VR glasses gives senior man immersive experience
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Digital diagnostics company DiagnaMed Holdings announced today that it has acquired the exclusive worldwide licensing agreement with the tech transfer corporation of the University of Kansas for the development and commercialization of a novel virtual reality (VR) and artificial intelligence (AI) neurodiagnostic system for the evaluation, diagnosis and monitoring of neurodegenerative diseases, such as Parkinson’s disease.

The system, dubbed VR/AI Neuro, has been in development over the past several years by Kansas University Medical Center, Osaka University and Augusta University and is designed for use in the clinical setting with applications in telehealth. The technology leverages VR goggles with an infrared camera embedded in the lens and emulates a real-world environment and common daily tasks to help measure a patient’s ability to fixate on a point, conduct smooth pursuit of an object, or execute saccades (rapid eye movements between two points). By measuring the eye movements relative to these tasks VR/AI Neuro’s technology is design to elicit the eye movements commonly associated with neurodegenerative diseases such as abnormal saccades, square wave jerks, and ocular tremors.

The research team evaluated the tool with nine patients diagnosed with Parkinson’s disease and seven healthy controls to see how it compared with current clinical diagnosis methods. Researchers then applied eye-tracking algorithms and image enhancement to the eye recordings collected ruing the evaluation and conducted a short follow-up study with two physicians for evaluation. Results showed that the VR/AI Neuro system interface could elicit five common types of movements usable for evaluation, physicians could confirm three out of four abnormalities, and visualizations were rated as potentially useful for diagnosis.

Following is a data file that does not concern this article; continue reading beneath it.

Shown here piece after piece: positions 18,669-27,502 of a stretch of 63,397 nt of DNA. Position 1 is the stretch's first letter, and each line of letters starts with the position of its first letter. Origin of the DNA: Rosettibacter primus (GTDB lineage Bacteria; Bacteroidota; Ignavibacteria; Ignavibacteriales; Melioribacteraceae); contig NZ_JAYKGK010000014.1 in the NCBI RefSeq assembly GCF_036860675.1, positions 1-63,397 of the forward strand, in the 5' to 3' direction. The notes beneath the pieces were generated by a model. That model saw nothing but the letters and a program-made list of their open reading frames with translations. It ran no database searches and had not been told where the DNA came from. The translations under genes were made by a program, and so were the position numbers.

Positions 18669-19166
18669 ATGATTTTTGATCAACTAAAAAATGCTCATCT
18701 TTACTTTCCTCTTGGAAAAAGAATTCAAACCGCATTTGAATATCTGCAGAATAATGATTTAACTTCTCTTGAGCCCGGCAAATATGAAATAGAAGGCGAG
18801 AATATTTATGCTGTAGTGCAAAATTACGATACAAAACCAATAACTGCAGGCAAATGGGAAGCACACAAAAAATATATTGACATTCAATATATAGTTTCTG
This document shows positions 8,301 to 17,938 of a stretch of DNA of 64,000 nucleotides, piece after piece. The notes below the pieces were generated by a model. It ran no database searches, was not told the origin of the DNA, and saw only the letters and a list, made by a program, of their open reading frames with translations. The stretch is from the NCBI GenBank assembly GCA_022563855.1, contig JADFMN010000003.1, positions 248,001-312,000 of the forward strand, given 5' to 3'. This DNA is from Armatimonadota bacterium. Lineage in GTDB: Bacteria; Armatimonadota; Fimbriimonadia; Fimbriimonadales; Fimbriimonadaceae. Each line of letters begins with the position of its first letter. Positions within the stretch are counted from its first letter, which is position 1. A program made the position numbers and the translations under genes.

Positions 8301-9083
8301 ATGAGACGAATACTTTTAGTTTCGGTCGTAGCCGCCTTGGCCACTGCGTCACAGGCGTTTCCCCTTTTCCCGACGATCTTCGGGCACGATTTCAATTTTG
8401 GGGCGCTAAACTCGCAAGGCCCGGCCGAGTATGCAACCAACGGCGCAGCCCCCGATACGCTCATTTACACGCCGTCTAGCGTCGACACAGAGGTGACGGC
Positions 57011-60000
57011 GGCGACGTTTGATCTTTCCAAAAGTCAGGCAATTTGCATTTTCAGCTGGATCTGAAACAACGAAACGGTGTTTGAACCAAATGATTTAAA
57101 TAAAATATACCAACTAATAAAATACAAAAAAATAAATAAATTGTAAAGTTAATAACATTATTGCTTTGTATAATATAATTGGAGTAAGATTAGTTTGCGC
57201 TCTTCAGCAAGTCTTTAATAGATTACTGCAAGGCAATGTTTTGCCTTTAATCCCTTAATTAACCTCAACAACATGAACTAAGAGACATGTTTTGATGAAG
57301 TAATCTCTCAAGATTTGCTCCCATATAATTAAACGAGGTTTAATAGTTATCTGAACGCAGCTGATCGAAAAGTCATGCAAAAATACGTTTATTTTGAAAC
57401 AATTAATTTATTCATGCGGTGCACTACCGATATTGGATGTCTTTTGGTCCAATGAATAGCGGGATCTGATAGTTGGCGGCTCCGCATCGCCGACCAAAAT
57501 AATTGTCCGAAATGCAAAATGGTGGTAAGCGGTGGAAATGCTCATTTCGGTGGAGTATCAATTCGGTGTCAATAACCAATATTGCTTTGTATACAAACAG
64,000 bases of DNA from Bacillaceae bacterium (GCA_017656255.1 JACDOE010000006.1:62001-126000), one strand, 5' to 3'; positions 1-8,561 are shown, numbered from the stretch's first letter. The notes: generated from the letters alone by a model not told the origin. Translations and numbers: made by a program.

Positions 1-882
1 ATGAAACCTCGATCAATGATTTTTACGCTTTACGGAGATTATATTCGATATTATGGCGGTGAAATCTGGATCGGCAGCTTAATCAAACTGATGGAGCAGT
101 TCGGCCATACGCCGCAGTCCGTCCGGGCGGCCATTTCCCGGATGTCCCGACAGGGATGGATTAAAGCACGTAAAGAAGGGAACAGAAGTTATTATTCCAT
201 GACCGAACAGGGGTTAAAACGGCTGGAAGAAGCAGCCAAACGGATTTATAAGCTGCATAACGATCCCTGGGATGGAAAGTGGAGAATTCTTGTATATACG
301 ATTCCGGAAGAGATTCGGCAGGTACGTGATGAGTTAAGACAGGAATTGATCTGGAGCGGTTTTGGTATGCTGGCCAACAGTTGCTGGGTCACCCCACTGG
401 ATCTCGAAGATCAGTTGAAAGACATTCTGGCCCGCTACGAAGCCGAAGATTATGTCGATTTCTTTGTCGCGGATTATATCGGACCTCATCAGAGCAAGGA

Early and accurate diagnosis remains a challenge for neurodegenerative conditions. Evaluations can be time-consuming, patients must often travel long distances for in office visits with specialists in metropolitan areas or different cities, and misdiagnosis can result in improper treatment. The hope is that emerging technologies leveraging AI that can track and emulate a patient’s daily tasks can be a new, and more accurate, tool for the diagnosis of neurodegenerative diseases.

“We are excited to advance the development of a novel virtual reality and artificial intelligence neurodiagnostic system that will aim to change the way neurodegenerative diseases are diagnosed and managed,” said Fabio Chianelli, chairman of the board of DiagnaMed. “We are focused on developing and commercializing next-generation digital diagnostic tools for brain health in mental health and neurological disorders. The VR/AI Neuro system complements our product development programs.”

Other products in the brain health portfolio of DiagnaMed include include BrainAGE and BrainTremor, for applications in mental health and neurological disorders.

BrainAGE is an EEG-based machine-learning technique for assessing whether an individual’s brain is aging more quickly or more slowly than is typical for healthy individuals. Some people’s brains function as if older than their chronological age; other people’s brains function as if younger. BrainAGE provides a measure of general brain health by detecting the combined effects of physiological, pathological, genetic, environmental, and lifestyle factors that affect the rate at which a brain ages.

BrainTremor combines smartwatch technology and EEG measurements to detect tremors, and measure cognitive and brain activity for Parkinson’s disease. It leverages an AI algorithm to help diagnose and manage disease, areas of increasing interest to researchers and clinicians.

DiagnaMed says its goal is to complete the development of a prototype of BrainAge and BrainTremor for clinical research, with an eye toward commercialization in 2023.

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